Imprint: Bloomsbury Children’s Books
This is the third of Katya’s books I have read and honestly, I love her writing more each time. She has such skill in creating believable characters with whom the reader can easily connect and her deft hand in giving them such natural and authentic voices is wonderful.
Two very different children, each with a single parents, find themselves forced together and totally at odds. Their conflict is epic really and their complete disparity would seem an insurmountable obstacle to any kind of peaceful resolution.
Zofia lives with her dad by the sea in a small village where everyone knows everyone and Zofia’s classmates number not much more than a handful. Her mother died when she was just a baby, so she’s never known anything different to just being part of a pair with her doctor dad, Marek. Their life is busy and fun and sometimes wild, with Zofia being like a shaken bottle of fizzy drink – always effervescent and often messy and noisy.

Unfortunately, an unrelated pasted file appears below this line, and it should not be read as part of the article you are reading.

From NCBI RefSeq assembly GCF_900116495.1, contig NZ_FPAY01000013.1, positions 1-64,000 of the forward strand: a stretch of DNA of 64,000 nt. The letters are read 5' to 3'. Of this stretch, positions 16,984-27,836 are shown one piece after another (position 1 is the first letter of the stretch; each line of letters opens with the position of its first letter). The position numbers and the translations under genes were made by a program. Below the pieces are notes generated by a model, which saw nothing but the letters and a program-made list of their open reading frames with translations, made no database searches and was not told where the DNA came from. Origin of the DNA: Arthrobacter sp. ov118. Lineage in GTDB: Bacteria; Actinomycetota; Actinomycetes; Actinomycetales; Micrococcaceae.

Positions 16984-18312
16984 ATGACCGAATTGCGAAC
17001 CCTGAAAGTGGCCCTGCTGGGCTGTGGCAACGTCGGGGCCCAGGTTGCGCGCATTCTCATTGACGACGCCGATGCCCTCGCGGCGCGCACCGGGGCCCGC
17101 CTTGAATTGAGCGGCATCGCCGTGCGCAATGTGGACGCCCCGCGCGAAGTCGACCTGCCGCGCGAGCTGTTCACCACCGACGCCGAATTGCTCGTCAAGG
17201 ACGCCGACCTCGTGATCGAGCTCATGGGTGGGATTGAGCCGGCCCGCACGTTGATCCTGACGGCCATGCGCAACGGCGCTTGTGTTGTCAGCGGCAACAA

Tom is quiet and fearful, and only just regaining some feeling of safety. He and his mum, Fiona, endured some cruel domestic violence but now his father is in prison and though he has been for two years, Tom is still frequently anxious and there are some things that he just cannot stand – like being shut in the dark.
When Marek and Fiona become not only a couple but a baby is expected, both children must face enormous upheavals in their lives. Fiona and Tom move into the little cottage, where the box room becomes a nursery and the spare room is turned into Tom’s bedroom. While both children fervently wish there was no baby and that things would go back to the way they were, they each have very different ways of responding. It will take a lot of time and learning to trust and, most of all, understanding for this family to consolidate.
While the specific circumstances may vary, there would be many children who find themselves in this same kind of predicament with a blended family situation and a new half-sibling arriving and each child will react differently but there is no doubt that this narrative will resonate with many.
It is a thoroughly splendid read and I highly recommend it for readers from around ten years upwards.